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Kenny Clarke
(1914 - 1985)

Kenny Clarke was a highly influential if subtle drummer who helped to define bebop drumming.
He was the first to shift the time-keeping rhythm from the bass drum to the ride cymbal, an
innovation that has been copied and utilized by a countless number of drummers since the early
'40s.

Clarke played vibes, piano and trombone in addition to drums while in school. After stints
with Roy Eldridge (1935) and the Jeter-Pillars band, Clarke joined Edgar Hayes' Big Band
(1937-38). He made his recording debut with Hayes and showed that he was one of the most
swinging drummers of the era. A European tour with Hayes gave Clarke an opportunity to lead
his own session, but doubling on vibes was a definite mistake! Stints with the orchestras of
Claude Hopkins (1939) and Teddy Hill (1940-41) followed and then Clarke led the house
band at Minton's Playhouse (which also included Thelonious Monk). The legendary after-hours
sessions led to the formation of bop and it was during this time that Clarke modernized his style
and received the nickname "Klook-Mop" (later shortened to "Klook") due to the irregular
"bombs" he would play behind soloists.

A flexible drummer, Clarke was still able to uplift the more traditional orchestras of Louis
Armstrong and Ella Fitzgerald (1941) and the combos of Benny Carter (1941-42), Red Allen
and Coleman Hawkins; he also recorded with Sidney Bechet. However after spending time in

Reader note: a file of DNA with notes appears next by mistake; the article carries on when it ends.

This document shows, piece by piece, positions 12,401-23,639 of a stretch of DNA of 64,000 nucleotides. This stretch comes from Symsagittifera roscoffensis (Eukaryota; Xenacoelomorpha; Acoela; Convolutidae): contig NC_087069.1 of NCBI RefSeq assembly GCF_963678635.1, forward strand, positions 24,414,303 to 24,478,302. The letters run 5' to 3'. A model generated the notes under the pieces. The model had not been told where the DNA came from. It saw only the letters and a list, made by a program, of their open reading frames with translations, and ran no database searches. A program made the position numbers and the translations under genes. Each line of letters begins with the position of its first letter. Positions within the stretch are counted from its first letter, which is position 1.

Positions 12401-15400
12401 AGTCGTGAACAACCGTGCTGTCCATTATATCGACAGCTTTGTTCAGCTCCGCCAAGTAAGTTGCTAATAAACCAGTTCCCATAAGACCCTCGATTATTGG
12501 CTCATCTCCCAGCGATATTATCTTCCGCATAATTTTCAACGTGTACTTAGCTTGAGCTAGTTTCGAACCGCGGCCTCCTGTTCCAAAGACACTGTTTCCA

the military, Clarke stayed in the bop field, working with Dizzy Gillespie's big band and leading
his own modern sessions; he co-wrote "Epistrophy" with Monk and "Salt Peanuts" with
Gillespie. Clarke spent the late '40s in Europe, was with Billy Eckstine in the U.S. in 1951 and
became an original member of the Modern Jazz Quartet (1951-55). However he felt confined
by the music and quit the MJQ to freelance, performing on an enormous amount of records
during 1955-56.

In 1956 Clarke moved to France where he did studio work, was hired by touring American
all-stars and played with Bud Powell and Oscar Pettiford in a trio called the Three Bosses
(1959-60). Clarke was co-leader with Francy Boland of a legendary all-star big band (1961-
72), one that had Kenny Clarke playing second drums! Other than a few short visits home,
Kenny Clarke worked in France for the remainder of his life and was a major figure on the
European jazz scene where he continued to perform, record, and teach until his death.
Source: Scott Yanow; All Music Guide

























Kenny Clarke and Kenny Clare



Modern Jazz Quartet: John Lewis, Milt Jackson, Percy Heath, Kenny Clarke


























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